Mid-market private equity transactions recovered strongly in the first three months of the year, recording their highest quarterly value since 1999.
The latest figures from the Centre for Management Buy-Out Research (CMBOR) at the University of Nottingham reveal that a total of £1.4bn was invested in deals valued between £10m and £100m, nearly doubling the previous quarter total of £800m.
A steady flow of deals in the first quarter led to a total of 37 deals being completed during the period, compared with 29 in the last quarter. This makes it the best quarter for deal activity since Q4 2000, the last quarter before the boom market ended.
Close Brothers, Barclays Private Equity, HgCapital, Phoenix Equity Partners, Rutland and Sovereign Capital all completed deals in the first quarter. UK mid-market firm Graphite Capital completed two deals in the quarter, backing the £70m buyout of fashion chain Jane Norman in January and a £25m MBO at Napier Industries in February.
“The mid-market is definitely where all the buyout action is,” said Tom Lamb, managing director UK of Barclays Private Equity. “After three years of waiting for a recovery that has not arrived, [vendors] have become increasingly realistic in their price expectations.”
Despite the anticipation of a big increase in public-to-private deals in 2003, only four PTP deals have been recorded to date, compared with a total of 22 completed in 2002. Buyout exits have also proved scarce, with no flotations and only seven trade sales recorded so far this year, compared with a total of 153 in 2002.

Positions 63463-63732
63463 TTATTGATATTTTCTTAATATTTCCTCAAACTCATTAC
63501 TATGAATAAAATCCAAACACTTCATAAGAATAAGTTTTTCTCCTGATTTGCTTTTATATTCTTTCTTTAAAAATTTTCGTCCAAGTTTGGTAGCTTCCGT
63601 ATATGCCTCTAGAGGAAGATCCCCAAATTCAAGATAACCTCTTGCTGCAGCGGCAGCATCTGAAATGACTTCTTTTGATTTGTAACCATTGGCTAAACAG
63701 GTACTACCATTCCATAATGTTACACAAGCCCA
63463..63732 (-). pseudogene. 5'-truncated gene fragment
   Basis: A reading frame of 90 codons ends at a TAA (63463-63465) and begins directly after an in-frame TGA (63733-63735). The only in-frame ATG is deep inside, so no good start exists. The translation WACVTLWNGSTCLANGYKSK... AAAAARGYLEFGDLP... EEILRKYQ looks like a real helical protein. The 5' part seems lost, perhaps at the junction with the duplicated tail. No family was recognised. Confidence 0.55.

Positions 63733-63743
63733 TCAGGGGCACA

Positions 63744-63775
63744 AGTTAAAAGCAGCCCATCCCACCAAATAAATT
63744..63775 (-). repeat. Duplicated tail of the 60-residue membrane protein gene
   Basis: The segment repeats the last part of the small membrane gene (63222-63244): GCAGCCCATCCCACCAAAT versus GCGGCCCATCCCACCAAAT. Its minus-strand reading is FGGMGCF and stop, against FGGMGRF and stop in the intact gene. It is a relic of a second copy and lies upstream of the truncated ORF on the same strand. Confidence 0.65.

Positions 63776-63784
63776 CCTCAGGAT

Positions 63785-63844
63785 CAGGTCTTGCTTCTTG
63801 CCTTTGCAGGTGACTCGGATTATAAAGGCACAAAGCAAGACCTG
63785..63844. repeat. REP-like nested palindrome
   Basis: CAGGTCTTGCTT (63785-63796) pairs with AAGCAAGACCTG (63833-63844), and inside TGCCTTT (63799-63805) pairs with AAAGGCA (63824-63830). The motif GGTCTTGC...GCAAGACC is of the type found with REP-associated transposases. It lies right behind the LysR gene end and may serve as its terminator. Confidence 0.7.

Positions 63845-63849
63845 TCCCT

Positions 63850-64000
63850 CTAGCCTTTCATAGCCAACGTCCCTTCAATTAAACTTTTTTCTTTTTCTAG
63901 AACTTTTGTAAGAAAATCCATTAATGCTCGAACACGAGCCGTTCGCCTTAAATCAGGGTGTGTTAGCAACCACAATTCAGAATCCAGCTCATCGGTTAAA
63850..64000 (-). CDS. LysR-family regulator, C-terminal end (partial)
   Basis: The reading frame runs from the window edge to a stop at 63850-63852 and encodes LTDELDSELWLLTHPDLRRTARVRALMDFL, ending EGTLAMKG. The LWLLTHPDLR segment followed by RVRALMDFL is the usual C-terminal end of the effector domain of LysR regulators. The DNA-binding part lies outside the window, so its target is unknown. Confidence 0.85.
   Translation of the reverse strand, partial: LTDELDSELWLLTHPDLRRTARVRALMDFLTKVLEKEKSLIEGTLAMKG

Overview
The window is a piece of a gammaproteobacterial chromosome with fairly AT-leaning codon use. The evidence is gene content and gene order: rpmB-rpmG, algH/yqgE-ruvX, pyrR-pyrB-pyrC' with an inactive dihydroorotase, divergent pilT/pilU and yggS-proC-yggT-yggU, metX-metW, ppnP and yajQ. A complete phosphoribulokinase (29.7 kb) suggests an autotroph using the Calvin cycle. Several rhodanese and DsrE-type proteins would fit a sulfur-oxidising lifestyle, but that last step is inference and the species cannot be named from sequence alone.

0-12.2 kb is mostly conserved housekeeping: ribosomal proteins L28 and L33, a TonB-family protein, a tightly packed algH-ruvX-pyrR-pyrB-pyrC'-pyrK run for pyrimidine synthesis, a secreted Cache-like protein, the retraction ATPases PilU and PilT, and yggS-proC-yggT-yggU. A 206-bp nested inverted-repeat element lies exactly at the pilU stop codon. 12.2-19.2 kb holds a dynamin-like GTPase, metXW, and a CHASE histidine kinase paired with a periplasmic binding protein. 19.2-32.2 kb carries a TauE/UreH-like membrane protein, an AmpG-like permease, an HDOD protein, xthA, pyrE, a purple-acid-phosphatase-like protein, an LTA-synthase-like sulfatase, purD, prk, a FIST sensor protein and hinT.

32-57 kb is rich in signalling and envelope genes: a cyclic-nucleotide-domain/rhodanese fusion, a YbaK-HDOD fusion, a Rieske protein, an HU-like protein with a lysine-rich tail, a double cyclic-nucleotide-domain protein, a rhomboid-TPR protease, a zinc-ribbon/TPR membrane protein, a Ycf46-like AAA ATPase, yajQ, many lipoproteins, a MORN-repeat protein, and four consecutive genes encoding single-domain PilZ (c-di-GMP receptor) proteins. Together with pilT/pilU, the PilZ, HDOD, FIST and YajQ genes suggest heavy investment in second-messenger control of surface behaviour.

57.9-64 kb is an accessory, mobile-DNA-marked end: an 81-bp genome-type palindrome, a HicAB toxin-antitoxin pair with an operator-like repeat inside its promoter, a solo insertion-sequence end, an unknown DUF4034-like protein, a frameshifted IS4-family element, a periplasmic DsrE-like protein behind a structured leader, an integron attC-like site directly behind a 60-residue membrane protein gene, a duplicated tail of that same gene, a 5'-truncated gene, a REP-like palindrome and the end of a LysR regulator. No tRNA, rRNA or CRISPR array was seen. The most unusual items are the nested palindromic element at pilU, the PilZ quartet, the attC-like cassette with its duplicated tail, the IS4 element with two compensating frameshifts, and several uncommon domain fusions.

The surge in mid-market activity has not been reflected in the £100m-plus bracket where only a couple of deals were completed during the quarter. The largest deal to complete was CSFB Private Equity’s £1.2bn sale of Gala Clubs to Candover and Cinven. Although the total value of £100m-plus deals was comparable to the mid-market total, although larger deals accounted for just five per cent of the total deal volume.
Mark Pacitti, private equity partner at Deloitte & Touche, said that continental Europe was likely to prove the focus of bigger ticket deals in 2003. “Private equity players focused on the top end of activity are finding opportunities in continental Europe where there are few dominant local VCs and mega deals have held-up due to restructuring programmes by big businesses.”
UK mid-market practitioners have reported a notable improvement in the dealflow since the turn of the year, both in terms of the quality of companies in the pipeline and the more reasonable valuations.